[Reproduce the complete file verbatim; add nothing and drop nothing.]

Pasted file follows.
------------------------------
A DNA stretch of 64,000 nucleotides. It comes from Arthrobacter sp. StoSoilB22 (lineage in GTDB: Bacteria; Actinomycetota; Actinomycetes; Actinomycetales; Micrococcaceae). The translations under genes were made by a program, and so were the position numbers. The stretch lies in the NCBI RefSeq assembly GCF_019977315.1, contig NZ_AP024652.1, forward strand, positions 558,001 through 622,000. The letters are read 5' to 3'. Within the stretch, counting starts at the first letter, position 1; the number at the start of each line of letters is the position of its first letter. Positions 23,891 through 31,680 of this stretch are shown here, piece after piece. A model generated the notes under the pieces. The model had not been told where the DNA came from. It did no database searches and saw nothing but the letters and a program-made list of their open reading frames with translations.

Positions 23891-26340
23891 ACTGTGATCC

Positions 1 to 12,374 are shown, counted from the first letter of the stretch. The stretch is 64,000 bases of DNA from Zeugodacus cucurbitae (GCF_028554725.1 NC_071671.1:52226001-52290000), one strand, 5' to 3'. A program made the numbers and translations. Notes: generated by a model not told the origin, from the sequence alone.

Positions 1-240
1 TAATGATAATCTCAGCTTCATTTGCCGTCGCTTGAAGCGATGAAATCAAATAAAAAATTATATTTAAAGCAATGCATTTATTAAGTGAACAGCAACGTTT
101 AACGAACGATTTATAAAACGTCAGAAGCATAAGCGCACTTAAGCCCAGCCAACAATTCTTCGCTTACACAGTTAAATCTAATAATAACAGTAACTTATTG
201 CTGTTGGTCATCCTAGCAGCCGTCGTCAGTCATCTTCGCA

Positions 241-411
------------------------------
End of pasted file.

A DNA stretch of 64,000 nucleotides. It comes from Arthrobacter sp. StoSoilB22 (lineage in GTDB: Bacteria; Actinomycetota; Actinomycetes; Actinomycetales; Micrococcaceae). The translations under genes were made by a program, and so were the position numbers. The stretch lies in the NCBI RefSeq assembly GCF_019977315.1, contig NZ_AP024652.1, forward strand, positions 558,001 through 622,000. The letters are read 5' to 3'. Within the stretch, counting starts at the first letter, position 1; the number at the start of each line of letters is the position of its first letter. Positions 23,891 through 31,680 of this stretch are shown here, piece after piece. A model generated the notes under the pieces. The model had not been told where the DNA came from. It did no database searches and saw nothing but the letters and a program-made list of their open reading frames with translations.

Positions 23891-26340
23891 ACTGTGATCC

Positions 1 to 12,374 are shown, counted from the first letter of the stretch. The stretch is 64,000 bases of DNA from Zeugodacus cucurbitae (GCF_028554725.1 NC_071671.1:52226001-52290000), one strand, 5' to 3'. A program made the numbers and translations. Notes: generated by a model not told the origin, from the sequence alone.

Positions 1-240
1 TAATGATAATCTCAGCTTCATTTGCCGTCGCTTGAAGCGATGAAATCAAATAAAAAATTATATTTAAAGCAATGCATTTATTAAGTGAACAGCAACGTTT
101 AACGAACGATTTATAAAACGTCAGAAGCATAAGCGCACTTAAGCCCAGCCAACAATTCTTCGCTTACACAGTTAAATCTAATAATAACAGTAACTTATTG
201 CTGTTGGTCATCCTAGCAGCCGTCGTCAGTCATCTTCGCA

Positions 241-411